I discovered the universe of Steely Dan through an interview of one of my favorite session drummers, Steve Gadd. Gadd is renowned for his simple yet intricate drumming patterns and built most of his career around triplet fills. He’s played in sessions with Paul Simon and Eric Clapton, most notably on J.J. Cale’s cover “Cocaine” and Simon’s “50 Ways to Leave Your Lover”.
In 1977, the songwriting duo consisting of Donald Fagen and Walter Becker released Aja, a groundbreaking album heavily infused with jazz influences. On its eponymous track “Aja”, Gadd along with saxophonist Wayne Shorter trade-in solos that will shake the music world forever. Well, at least my world if not.
However, this is not the story of Can’t Buy a Thrill. As with previous discoveries of new artists, it happened in… a coffee shop! When casually having lunch, I notice a pleasing track that reminds me of Thin Lizzy guitar harmonies. I then desperately search the Thin Lizzy catalogue to only realize a week later that I was totally barking the wrong tree.
Fortunately that day, the barista remembered the playlist and shone a light on the quest I was struggling to resolve for days. It was in fact “Reelin’ in the Years”, a hit single and classic rock staple from 1972 that appears on their debut album Can’t Buy a Thrill. It is also said that Elliot Randall’s guitar solo on this track is Jimmy Page’s all-time favorite, which does tell something about the track.
Compared to Aja and other subsequent albums, Can’t Buy a Thrill is a lot less jazzy but the result is an album that became more accessible to the general public and consequently produced several chart toppers.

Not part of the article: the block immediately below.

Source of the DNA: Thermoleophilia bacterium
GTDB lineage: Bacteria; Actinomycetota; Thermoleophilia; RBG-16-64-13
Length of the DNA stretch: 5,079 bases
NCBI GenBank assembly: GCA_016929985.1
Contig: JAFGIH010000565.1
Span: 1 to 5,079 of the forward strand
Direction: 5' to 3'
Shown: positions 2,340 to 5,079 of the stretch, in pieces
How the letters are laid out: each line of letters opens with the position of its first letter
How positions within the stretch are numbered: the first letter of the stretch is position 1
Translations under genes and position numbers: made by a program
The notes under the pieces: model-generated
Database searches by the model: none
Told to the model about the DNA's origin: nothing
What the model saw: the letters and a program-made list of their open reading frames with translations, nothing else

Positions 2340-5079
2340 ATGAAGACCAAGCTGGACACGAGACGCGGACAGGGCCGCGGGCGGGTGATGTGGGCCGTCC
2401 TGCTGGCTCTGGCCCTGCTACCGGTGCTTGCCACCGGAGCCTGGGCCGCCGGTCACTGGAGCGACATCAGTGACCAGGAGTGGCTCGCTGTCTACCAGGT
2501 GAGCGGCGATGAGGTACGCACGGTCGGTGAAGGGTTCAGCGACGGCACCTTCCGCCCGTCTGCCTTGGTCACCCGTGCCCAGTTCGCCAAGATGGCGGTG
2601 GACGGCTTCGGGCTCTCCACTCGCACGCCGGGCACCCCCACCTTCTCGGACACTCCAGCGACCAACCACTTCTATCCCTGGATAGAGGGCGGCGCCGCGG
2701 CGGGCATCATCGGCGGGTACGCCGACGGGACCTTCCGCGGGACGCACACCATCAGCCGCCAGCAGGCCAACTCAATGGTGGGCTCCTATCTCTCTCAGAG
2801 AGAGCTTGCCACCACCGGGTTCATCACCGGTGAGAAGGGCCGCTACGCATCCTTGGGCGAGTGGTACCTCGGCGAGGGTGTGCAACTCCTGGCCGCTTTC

Another important element that differentiates this album to the latter ones in Steely Dan’s career is that several session singers were used on different tracks. Due to the fact that Donald Fagen wasn’t feeling confident singing on stage and in the studio at the time contributed in an album that manifest songs with varying moods.
Needless to say that Fagen’s voice can be quite charming and special at times, but in my opinion, another vocalist that shines is David Palmer on the tracks “Dirty Work” and “Brooklyn (Owes the Charmer Under Me)”. It seems counter-intuitive but there is a nasal quality to his voice that, when combined with the right microphone, gives this fragile tonal quality, conveying strong emotions to the listener.
There is of course, the staple electric sitar solo on “Do It Again”, that will resonate in many people’s ears as both foreign and familiar sounding due to the intricate qualities of this instrument.
Overall, the record is a festival of musical harmonies and I invite anyone who hasn’t listened to the Dan catalogue to start with this one. You won’t be disappointed.